China's extra power fees for aluminium smelters not likely to boost prices
* About 1.7 million tonnes of capacity liable for higher power costs -analyst
* Affected smelters to trim unit consumption to meet standard -smelters
* Domestic prices expected to stay weak until 2015 -smelter
By Polly Yam
HONG KONG, Jan 8 (Reuters) - China's additional power tariffs aimed at energy-hungry aluminium smelters are not likely to boost prices for the metal as enough new capacity is coming on line to replace any plants forced to close due to the increase in costs.
Top aluminium producer and consumer China imposed extra power tariffs this month on smelters using more than 13,700 kilowatts (KWs) for each tonne processed, part of a scheme to close inefficient plants and rein in overcapacity.
The additional power fees could raise costs by as much as 1,100 yuan ($180) per tonne for some smelters. Around 1.7 million tonnes of aluminium smelting capacity would be liable for the higher tariffs, according to Shanghai-based industrial metals information provider SMM.
That would account for around 7.2 percent of China's operating capacity of near 23.5 million tonnes based on the official production figures for November 2013.
Officials at aluminium smelters, though, said capacity that paid the extra fees could be less than 1 million tonnes because many would adjust to use less than 13,700 KWs per tonne.
"Smelters can cut the electricity use by just cleaning their smelting pots more often," said an administration manager at a large smelter.
Electricity accounts for about 40 percent of production costs for smelters in China.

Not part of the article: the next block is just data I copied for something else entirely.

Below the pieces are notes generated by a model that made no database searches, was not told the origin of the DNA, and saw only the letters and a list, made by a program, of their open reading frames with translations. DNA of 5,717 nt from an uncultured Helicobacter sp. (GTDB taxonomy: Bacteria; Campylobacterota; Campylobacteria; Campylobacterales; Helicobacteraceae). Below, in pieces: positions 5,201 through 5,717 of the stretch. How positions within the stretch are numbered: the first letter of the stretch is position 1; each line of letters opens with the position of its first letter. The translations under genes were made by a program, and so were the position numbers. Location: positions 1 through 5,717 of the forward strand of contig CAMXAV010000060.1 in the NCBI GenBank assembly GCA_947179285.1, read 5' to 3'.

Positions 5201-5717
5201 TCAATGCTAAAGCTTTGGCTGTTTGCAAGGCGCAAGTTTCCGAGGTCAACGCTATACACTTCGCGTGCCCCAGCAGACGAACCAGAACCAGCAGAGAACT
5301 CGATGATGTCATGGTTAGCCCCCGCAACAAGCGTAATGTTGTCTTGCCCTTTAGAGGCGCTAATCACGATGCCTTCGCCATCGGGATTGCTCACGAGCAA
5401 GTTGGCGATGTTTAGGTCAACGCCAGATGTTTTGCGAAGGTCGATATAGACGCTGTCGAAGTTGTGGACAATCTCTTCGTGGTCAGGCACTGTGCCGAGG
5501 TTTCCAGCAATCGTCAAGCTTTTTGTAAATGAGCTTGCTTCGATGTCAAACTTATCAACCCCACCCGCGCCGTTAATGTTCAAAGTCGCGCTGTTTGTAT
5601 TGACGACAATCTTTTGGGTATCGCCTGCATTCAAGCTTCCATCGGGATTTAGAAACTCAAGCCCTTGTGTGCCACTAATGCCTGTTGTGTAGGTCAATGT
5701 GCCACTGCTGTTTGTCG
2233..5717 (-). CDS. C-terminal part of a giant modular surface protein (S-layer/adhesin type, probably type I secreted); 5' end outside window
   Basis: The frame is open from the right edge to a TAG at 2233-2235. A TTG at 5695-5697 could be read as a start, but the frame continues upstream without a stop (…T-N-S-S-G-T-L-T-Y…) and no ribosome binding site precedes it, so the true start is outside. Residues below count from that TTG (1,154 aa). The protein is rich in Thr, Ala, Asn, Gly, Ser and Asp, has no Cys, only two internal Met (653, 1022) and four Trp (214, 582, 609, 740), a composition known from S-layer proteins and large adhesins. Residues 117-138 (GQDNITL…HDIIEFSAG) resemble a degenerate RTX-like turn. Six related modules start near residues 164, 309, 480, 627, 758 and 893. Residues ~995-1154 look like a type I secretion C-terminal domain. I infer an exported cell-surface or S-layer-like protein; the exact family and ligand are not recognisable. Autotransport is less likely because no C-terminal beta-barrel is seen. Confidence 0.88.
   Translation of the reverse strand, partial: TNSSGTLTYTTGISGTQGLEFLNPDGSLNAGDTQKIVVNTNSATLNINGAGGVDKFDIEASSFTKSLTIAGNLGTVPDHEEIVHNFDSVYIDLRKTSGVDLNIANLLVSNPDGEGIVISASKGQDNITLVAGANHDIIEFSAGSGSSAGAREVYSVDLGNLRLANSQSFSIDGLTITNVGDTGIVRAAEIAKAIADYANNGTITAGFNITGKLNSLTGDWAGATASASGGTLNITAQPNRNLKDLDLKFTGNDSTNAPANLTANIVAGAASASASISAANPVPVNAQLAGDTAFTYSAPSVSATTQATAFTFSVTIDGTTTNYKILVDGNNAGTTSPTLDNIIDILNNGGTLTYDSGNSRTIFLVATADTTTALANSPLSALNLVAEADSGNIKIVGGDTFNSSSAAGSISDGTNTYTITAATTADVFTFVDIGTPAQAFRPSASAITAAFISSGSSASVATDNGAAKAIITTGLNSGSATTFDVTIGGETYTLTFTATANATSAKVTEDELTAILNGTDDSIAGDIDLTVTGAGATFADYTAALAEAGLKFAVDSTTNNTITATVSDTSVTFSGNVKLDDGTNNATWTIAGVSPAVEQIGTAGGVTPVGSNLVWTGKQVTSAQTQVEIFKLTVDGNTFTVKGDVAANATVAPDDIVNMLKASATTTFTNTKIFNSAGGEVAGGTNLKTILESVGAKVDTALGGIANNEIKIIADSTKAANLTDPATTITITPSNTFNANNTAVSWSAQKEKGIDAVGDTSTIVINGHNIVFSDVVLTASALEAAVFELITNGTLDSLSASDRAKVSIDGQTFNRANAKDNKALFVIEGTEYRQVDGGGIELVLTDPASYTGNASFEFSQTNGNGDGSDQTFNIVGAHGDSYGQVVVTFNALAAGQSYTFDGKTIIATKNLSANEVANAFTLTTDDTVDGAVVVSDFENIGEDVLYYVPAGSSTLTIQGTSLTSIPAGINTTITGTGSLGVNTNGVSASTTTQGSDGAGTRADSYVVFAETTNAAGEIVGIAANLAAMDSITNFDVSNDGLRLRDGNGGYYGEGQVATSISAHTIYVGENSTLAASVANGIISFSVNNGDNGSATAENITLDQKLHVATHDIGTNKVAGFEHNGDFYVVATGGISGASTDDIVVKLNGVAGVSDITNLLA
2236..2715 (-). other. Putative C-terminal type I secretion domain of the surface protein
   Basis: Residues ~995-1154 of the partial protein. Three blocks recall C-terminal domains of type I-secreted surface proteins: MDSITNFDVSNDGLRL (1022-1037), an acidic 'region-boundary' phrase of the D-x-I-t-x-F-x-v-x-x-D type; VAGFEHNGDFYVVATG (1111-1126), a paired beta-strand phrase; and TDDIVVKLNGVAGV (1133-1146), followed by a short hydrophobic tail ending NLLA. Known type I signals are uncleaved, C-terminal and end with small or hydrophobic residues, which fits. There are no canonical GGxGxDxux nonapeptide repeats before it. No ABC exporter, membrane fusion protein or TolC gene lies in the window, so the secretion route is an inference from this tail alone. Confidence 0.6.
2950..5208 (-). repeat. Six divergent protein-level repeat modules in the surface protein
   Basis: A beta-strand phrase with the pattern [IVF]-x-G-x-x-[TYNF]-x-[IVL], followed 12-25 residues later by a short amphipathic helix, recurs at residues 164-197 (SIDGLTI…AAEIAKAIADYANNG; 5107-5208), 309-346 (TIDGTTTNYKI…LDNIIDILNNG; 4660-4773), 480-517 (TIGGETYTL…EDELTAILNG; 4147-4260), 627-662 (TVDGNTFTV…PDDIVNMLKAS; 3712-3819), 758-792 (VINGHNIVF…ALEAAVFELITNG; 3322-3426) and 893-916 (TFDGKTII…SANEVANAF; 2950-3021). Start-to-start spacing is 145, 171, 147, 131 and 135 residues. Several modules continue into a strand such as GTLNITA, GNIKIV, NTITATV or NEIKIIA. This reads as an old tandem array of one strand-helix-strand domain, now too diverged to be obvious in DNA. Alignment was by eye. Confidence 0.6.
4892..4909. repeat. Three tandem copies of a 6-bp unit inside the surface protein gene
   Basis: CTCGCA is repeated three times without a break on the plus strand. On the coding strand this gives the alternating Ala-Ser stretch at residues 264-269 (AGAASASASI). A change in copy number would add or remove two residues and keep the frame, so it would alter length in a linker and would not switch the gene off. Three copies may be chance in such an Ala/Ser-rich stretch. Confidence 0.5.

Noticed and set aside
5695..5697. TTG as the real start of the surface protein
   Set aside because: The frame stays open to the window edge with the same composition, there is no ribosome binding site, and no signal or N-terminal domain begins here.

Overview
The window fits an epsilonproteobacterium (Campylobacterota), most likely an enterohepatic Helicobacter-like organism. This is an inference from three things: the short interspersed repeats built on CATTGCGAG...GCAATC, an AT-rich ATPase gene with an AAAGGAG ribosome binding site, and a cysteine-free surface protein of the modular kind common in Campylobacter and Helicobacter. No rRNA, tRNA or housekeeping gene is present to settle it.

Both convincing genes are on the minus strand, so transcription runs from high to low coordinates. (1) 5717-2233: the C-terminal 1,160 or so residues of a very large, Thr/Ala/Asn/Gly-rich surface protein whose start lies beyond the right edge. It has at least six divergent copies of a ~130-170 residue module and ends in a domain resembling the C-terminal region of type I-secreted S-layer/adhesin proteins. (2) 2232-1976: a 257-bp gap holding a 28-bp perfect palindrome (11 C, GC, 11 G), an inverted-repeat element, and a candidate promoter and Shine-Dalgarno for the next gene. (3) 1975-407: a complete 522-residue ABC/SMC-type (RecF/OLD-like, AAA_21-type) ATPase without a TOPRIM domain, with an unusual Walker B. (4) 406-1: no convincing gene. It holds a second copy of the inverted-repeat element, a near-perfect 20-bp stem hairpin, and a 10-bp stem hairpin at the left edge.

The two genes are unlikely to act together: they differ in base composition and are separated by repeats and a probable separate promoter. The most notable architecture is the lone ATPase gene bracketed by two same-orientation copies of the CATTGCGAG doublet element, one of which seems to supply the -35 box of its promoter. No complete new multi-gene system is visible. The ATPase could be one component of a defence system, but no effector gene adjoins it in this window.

An official at Henan Nonferrous Metals Industry Association said the new fees would not boost production costs to most smelters in Henan. About 70 percent of the 3.8 million tonnes of capacity in China's largest aluminium producing province relied on in-house power plants.
In the power cost scheme that came into effect this month, aluminium smelters that use 13,700-13,800 KWs per tonne to produce one tonne of liquid primary aluminium will be charged an extra 0.02 yuan per KW.
Smelters that use more than 13,800 KWs per tonne in liquid form will be charged an extra 0.08 yuan per KW.
China in July last year also required for production of the liquid form of aluminium that new and upgraded capacity use less than 12,750 KWs per tonne, and that existing smelters reduce power use to less than 13,350 KWs per tonne by end-2015.
About 4.5 million tonnes of aluminium smelting capacity may come onstream in China this year, according to SMM analyst Zhang Chenguang.
That would boost production to about 28.3 million tonnes this year from 24.9 million tonnes in 2013, creating a surplus of about 700,000 tonnes in 2014, he said.
Domestic aluminium prices may stay weak in 2014 because of the plentiful supply, officials at smelters and analysts said.
"Don't hope the tiered power pricing will help prices. We see the price rising in 2015 at the earliest," a sales executive at a large aluminium smelter said.
Aluminium prices have remained weak despite 200,000-300,000 tonnes of high-cost capacity closing over the past few weeks, the sales executive added.
Domestic spot prices AL-A00-CCNMM have lost a quarter since Jan. 8, 2011, and at about 14,000 yuan ($2,300) per tonne on Wednesday, are down 7 percent from a year ago.
Low prices forced between 1.2 million and 1.3 million tonnes of high-cost capacity to shut in 2013, and another 1 million tonnes of existing capacity may close in 2014, Zhang said.
Currently, China has more than 30 million tonnes of annual capacity, according to SMM and state-backed researcher Antaike. ($1 = 6.0512 Chinese yuan) (Reporting by Polly Yam; Editing by Tom Hogue)